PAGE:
Before I was deep into the soaping world I was one of those folks who believed that a bar of soap with the words "Triple Milled, French Milled or even better "Triple French Milled" must mean that the soap was pretty durn special, or else why were they charging so much?
And if done the right way it can make a smoother soap and one that lathers nicely. Scraps of soap are either melted down and remolded or if done well they are run through several metal rollers which makes the pieces very tiny and smooth. It is often a very beautiful looking soap. Unfortunately as with many commercial soaps, the glycerin is removed which means drier skin at the end of your wash-up.
This Midlife Farmwife has her own version of French Milling which I call "Irish Milled" . I grate up leftover soap bars, or ones that aren't as pretty as I would like. Melt them in a crock pot, with some water to keep the soap from burning, super fat them with a little more Castor oil and add more essential oil at the end just before dumping in a mold. It is not the smooth and lovely look of the French Version but I never claimed to be sophisticated did I?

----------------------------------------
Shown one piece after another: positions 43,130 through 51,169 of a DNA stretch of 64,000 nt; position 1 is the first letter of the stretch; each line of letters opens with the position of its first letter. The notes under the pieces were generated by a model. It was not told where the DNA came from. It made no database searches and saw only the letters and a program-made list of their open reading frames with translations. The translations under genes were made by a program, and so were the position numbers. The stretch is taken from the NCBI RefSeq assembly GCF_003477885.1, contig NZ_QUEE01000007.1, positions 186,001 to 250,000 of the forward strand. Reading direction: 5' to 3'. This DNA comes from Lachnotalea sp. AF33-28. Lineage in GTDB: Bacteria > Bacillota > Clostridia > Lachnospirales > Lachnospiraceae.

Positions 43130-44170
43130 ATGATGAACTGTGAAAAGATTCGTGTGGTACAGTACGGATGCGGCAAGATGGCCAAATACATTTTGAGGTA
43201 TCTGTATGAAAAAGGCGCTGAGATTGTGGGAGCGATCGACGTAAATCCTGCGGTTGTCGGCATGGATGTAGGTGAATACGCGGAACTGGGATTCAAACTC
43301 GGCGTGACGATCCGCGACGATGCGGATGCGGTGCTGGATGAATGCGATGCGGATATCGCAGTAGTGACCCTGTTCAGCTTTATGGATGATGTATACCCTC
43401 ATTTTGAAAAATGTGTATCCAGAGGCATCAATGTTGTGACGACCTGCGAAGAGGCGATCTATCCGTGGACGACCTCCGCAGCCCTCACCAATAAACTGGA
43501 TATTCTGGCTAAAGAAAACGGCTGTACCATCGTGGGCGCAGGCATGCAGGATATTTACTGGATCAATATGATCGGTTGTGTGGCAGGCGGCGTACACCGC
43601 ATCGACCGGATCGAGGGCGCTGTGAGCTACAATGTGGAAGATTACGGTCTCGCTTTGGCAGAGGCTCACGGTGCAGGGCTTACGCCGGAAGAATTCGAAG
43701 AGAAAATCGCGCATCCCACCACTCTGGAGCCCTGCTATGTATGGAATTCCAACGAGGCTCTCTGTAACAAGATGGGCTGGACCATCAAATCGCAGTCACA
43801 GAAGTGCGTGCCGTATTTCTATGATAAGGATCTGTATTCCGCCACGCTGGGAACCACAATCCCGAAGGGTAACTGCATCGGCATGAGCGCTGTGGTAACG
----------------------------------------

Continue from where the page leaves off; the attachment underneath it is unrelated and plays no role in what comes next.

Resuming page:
Then after just one day of sitting in my mold, I am able to cut and use the bars. The last time I rebatched or Irish Milled some soap I used two different batches of soap, one very light and one very dark. I also cut up some chucks of the dark soap for even more texture and contrast, This all makes sense since we Irish are not well know for our smooth edges.
First I spooned in the dark soap, then the light soap over it then pushed in a few dark soap chunks then added more light soap. Both batches had Lemongrass Essential Oil added and mixed very well, before I put them in the mold.
Now I have what I am calling Mud Pie soap. Fun huh?